The spade-toothed beaked whale has, for some time, been little more than a 15-foot long mystery of the ocean. As the world’s rarest whale, scientists knew very little about it other than what they could glean from various skull fragments found over the last 125 years. It wasn’t until two years ago, in December of 2010, that they first saw more than bones. A mother and a calf washed up on the shores of a New Zealand beach and opened up a whole new chance to study the creature.
At first, those who found the whale remains thought they were from a different species entirely - Gray’s beaked whales. This led to the remains being buried and nearly forgotten. Luckily, New Zealand has a program that tracks all the whales that wash up on their shores. So, some six months later, a bit of DNA testing surprised a few scientists and led to the discovery that the bodies were indeed something much different.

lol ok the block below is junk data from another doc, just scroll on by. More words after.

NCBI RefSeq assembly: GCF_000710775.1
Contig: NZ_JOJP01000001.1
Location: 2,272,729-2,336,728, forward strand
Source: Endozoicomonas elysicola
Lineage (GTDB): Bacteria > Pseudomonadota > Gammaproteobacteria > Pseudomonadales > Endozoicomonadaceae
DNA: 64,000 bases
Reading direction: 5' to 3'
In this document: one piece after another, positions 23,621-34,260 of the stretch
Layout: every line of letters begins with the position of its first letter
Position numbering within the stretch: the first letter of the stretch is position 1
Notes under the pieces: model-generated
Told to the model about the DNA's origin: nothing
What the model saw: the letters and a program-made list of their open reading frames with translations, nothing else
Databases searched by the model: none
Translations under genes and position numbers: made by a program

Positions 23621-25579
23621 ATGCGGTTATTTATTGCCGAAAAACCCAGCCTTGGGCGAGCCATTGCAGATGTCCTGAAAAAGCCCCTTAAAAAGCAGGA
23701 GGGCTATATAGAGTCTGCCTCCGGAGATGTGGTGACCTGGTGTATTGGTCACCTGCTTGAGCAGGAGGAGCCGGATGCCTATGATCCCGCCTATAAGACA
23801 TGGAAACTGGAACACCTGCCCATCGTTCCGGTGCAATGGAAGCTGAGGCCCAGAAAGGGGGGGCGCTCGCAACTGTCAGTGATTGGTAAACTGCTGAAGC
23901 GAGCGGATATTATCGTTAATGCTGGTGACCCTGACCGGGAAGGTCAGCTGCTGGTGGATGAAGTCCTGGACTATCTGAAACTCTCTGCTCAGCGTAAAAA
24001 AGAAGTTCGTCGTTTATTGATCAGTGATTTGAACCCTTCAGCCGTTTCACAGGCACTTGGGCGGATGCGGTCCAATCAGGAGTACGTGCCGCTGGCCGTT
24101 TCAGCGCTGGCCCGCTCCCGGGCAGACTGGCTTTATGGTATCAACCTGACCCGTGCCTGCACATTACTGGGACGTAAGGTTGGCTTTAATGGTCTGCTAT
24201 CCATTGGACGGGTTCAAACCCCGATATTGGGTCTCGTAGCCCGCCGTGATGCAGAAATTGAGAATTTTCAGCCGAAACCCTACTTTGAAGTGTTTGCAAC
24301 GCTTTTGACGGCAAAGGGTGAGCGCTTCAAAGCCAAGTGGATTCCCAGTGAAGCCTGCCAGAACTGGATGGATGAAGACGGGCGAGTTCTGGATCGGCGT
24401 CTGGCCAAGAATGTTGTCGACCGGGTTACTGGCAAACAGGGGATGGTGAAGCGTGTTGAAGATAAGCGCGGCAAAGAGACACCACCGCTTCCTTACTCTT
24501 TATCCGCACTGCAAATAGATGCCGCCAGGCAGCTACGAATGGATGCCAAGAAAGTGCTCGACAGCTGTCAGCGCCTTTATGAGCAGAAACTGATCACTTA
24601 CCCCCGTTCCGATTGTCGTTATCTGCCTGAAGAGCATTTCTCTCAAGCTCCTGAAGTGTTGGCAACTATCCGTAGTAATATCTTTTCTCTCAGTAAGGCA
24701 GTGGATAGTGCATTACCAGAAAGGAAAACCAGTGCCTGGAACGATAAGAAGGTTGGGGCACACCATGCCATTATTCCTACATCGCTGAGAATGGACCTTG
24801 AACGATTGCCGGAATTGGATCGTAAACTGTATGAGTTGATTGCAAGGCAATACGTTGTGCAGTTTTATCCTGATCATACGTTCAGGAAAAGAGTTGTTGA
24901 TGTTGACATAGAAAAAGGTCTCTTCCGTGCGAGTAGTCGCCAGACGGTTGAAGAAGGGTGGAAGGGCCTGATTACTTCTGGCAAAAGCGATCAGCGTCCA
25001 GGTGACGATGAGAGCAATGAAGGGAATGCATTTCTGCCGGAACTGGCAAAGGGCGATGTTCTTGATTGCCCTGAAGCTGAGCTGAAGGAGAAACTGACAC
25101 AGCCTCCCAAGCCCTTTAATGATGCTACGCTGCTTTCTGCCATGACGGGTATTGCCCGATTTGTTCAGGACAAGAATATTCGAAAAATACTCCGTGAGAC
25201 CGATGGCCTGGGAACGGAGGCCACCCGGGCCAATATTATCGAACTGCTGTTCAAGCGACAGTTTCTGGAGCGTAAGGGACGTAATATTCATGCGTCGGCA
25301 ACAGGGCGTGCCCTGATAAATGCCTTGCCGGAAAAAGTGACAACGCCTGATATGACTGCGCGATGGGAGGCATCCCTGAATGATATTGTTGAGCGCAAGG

The researchers who discovered the DNA were so blown away that they tested and retested hundreds of samples, just to make sure they were really looking at what they thought they were. After confirming, the bodies were retrieved, albeit in a state with much less flesh on the bones.
Still, now that there is at least some biology to go with the previously faceless whale, scientists can study them in more depth. The skeletons can be reconstructed and from there the muscles and other tissues of the whales can be discerned. This may lead to information about how the whales live, what they eat and maybe even provide a few clues as to where they might be hiding.
Being able to get information on such an elusive species is a golden opportunity for those who study whales. It’s a good thing New Zealand is paying attention, or this discovery may have slipped through the cracks and left us to wonder for another 100 years or more.